Northwestern National Life Ins. Co. v. Riggs
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203 U.S. 243 (1906)
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U.S. Supreme Court
Northwestern National Life Ins. Co. v. Riggs, 203 U.S. 243 (1906)
Northwestern National Life Insurance Company v. Riggs
Argued October 18, 1906
Decided December 3, 1906
203 U.S. 243
The provision of §§ 7890, 7891, Revised Statutes of Missouri, which, as construed by the highest court of that state, cut off any defense by a life insurance company based upon false and fraudulent statements in the application, unless the matter represented actually contributed to the death of the insured, and which apply alike to domestic and foreign corporations, is not repugnant to the Fourteenth Amendment, and does not deprive a foreign corporation coming into the its liberty or property without due process of law, nor deny to it the equal protection of the laws. The liberty referred to in the Fourteenth Amendment is the liberty of natural, not artificial, persons.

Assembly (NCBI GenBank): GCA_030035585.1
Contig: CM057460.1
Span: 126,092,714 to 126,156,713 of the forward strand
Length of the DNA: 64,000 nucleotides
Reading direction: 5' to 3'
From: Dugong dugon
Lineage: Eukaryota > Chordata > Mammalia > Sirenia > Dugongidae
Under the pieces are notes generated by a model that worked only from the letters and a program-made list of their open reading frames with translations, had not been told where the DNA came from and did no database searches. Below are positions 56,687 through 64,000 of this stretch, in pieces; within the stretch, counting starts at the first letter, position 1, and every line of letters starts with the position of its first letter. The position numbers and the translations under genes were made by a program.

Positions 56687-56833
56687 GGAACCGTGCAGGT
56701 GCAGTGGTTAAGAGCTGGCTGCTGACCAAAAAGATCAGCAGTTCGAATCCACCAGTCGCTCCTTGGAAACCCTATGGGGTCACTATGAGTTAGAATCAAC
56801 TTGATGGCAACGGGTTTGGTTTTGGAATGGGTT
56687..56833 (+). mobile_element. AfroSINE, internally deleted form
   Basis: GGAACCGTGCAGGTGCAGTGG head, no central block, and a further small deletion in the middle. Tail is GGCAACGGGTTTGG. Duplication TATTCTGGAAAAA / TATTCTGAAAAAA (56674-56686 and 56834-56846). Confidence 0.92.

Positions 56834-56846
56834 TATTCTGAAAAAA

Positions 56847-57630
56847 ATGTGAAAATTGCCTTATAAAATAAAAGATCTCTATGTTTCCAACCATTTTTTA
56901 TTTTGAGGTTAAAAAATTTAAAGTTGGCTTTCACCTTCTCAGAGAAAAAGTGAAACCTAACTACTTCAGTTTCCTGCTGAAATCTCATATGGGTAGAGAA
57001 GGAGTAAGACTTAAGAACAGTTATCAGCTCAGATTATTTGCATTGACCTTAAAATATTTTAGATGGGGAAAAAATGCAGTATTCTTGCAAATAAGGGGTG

129 F. 207 affirmed.
The facts are stated in the opinion.